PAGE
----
whom is the LORD warning?
My next question is if the book of Isaiah came about in the way that modern scholars say that it did, with redactors adding portions such as passages about Cyrus after the event it pretends to predict then "Where are all the other books of prophecy"? There is the prophesies of the book of Daniel and Isaiah, there's some in Jeremiah and one in Micah saying where the Saviour would be born, but, when it comes to detailed accurate prophesies, there are not so many. It's child's play to "predict things" after the event. Why are there so few prophesies in the Old Testament compared to what there could have been?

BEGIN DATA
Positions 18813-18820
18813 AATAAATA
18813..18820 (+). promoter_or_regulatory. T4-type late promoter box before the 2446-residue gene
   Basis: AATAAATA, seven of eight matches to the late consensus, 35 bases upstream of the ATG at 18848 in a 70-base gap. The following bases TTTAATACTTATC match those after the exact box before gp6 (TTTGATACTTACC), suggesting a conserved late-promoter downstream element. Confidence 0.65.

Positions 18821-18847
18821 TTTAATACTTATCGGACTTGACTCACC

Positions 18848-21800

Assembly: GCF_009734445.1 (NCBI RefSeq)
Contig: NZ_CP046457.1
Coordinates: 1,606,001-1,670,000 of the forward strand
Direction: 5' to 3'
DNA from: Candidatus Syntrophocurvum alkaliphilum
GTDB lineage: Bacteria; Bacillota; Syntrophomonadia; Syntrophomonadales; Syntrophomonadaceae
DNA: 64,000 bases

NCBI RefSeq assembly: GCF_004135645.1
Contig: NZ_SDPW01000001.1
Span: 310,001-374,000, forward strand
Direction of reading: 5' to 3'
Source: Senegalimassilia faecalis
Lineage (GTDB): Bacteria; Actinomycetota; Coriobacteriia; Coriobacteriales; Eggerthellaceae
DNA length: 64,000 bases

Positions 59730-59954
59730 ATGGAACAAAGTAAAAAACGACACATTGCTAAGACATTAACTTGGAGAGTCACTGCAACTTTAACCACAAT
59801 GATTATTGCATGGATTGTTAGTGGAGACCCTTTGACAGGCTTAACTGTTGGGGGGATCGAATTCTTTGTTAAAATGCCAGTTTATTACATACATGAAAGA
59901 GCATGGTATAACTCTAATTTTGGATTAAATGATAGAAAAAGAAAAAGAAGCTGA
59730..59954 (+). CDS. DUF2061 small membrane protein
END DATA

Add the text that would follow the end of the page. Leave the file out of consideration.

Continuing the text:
Finally, prophesying Cyrus by name is integral to the book of Isaiah, and though his name is given only twice (44:28, 45:1) he is referred to several more times, though not by name (41:2-4; 41:22-29; 45:2-4; 45:13; 46:11; 48:14-15). The purpose for this prediction of Cyrus is given in chapter 48. It was not done just to impress: the prediction was given so that the Jews would not return to Baal or Molech or to their idols, but they would return to the Lord their God. And so it proved, they never again returned to idols. When Cyrus issued his decree for them to return the Jews knew that the prophets of Baal and Molech had never predicted these things, but Isaiah, the prophet of the LORD God of their forefathers, had. When Cyrus issued his decree then they knew that they had been punished, by being taken into captivity to Babylon, not because they had failed to worship Baal and Molech sufficiently well, but because they had rebelled against the LORD God of their forefathers.